Table of Contents

Handbook of Research on Family Business, Second Edition

Handbook of Research on Family Business, Second Edition

Elgar original reference

Edited by Kosmas X. Smyrnios, Panikkos Z. Poutziouris and Sanjay Goel

During the previous decade, the multi-disciplinary field of family business has advanced significantly in terms of advances in theory, development of sophisticated empirical instruments, systematic measurement of family business activity, use of alternative research methodologies and deployment of robust tools of analysis. This second edition of the Handbook of Research on Family Business presents important research and conceptual developments across a broad range of topics. The contributors – notable researchers in the field – explore the frontiers of knowledge in family business entrepreneurship and stimulate critical thinking, enriching the repository of theoretical frameworks and methodologies.

Chapter 15: Women and the glass ceiling: the role of professionalization in family SMEs

Luca Gnan and Lucrezia Songini

Subjects: business and management, family business, strategic management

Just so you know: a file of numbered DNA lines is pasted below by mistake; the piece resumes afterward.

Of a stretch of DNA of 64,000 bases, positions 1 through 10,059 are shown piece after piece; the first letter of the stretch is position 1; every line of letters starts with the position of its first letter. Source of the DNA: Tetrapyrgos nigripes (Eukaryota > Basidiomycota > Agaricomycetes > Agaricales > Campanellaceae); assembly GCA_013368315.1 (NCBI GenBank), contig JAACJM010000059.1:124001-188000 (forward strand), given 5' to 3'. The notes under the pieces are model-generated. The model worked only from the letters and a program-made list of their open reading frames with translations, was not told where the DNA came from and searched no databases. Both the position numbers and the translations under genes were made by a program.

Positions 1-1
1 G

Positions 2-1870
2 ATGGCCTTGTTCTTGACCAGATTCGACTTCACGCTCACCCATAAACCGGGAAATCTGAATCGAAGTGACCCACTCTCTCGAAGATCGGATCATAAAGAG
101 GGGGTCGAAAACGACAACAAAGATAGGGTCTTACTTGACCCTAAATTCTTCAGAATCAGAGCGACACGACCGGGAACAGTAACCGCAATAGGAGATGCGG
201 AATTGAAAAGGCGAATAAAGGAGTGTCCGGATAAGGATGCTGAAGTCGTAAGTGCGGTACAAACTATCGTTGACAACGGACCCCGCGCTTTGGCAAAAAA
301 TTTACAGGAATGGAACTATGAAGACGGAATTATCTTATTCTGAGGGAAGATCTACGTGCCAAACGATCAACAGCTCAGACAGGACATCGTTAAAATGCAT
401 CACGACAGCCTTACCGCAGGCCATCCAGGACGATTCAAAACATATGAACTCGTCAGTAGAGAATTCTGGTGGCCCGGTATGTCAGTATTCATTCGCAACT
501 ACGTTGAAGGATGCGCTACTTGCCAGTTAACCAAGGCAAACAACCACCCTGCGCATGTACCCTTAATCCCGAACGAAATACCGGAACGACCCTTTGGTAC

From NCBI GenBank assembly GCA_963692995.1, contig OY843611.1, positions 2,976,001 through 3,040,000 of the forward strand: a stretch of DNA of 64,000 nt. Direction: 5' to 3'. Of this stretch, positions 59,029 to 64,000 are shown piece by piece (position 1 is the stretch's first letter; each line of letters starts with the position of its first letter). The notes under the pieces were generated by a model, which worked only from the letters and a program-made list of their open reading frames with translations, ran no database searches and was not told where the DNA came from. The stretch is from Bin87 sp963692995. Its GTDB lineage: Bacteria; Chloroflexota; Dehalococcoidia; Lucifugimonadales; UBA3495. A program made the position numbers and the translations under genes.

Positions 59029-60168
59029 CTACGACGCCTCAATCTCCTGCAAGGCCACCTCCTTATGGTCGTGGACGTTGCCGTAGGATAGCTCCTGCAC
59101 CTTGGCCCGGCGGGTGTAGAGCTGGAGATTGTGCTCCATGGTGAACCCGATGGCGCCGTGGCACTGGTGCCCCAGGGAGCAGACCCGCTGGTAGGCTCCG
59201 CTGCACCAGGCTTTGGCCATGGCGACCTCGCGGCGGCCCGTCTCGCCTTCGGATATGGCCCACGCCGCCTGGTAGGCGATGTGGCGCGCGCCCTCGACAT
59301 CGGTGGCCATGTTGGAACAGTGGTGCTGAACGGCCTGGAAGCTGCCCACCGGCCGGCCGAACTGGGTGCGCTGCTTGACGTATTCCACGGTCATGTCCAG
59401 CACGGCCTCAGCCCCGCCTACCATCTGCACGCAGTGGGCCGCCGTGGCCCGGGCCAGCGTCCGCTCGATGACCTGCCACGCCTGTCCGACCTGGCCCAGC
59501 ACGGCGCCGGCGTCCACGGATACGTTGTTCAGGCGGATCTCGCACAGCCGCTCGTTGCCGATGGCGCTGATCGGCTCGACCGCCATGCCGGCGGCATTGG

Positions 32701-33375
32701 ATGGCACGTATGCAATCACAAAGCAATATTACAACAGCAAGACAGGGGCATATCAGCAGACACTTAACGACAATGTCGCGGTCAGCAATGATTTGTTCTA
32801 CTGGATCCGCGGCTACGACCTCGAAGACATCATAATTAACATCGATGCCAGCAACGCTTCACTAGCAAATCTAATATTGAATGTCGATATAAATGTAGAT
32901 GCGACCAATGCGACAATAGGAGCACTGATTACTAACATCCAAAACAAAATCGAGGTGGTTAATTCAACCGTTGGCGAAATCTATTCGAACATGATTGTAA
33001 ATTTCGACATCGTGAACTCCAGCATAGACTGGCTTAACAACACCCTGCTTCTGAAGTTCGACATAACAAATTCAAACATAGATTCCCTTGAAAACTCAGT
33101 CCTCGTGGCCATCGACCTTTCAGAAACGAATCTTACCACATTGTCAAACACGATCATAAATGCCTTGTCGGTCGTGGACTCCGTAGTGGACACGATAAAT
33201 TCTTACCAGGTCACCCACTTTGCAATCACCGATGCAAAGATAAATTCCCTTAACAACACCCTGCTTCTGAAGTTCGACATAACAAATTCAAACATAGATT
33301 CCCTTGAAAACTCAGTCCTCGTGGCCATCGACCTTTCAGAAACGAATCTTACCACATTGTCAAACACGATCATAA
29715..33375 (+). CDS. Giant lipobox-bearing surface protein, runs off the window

The chapter focuses on two topics, rarely jointly analyzed by literature: the multifaceted role of women in family firms and its quite complex relationship with the enterprise’s professionalization. First, it examines if in family SMEs the ‘glass ceiling’ exists and bars women from advancing to governance and managerial roles. We assume that the presence of a ‘glass ceiling’ in a firm implies that women are not in a position to exercise an active role in it and they do not have the opportunity to enhance their role. Previous research on women focused on their managerial positions in large companies (Grant, 1988; Ohlott et al., 1994; Bombelli, 2000; O’Connor, 2001). The literature on family firms mainly considered women in ownership and in governance (Goffee and Scase, 1985; Moore and Buttner, 1997; Gnan and Montemerlo, 2001; Montemerlo and Gnan, 2001; Songini and Dubini, 2003). Only a few contributions explored women as top and executive managers in family firms, considering mostly how women can reach managerial roles as a consequence of the succession process (Frishkoff and Brown, 1997; Cole, 1997; Dumas, 1998; Cadieux et al., 2002; Allen and Langowitz, 2003).

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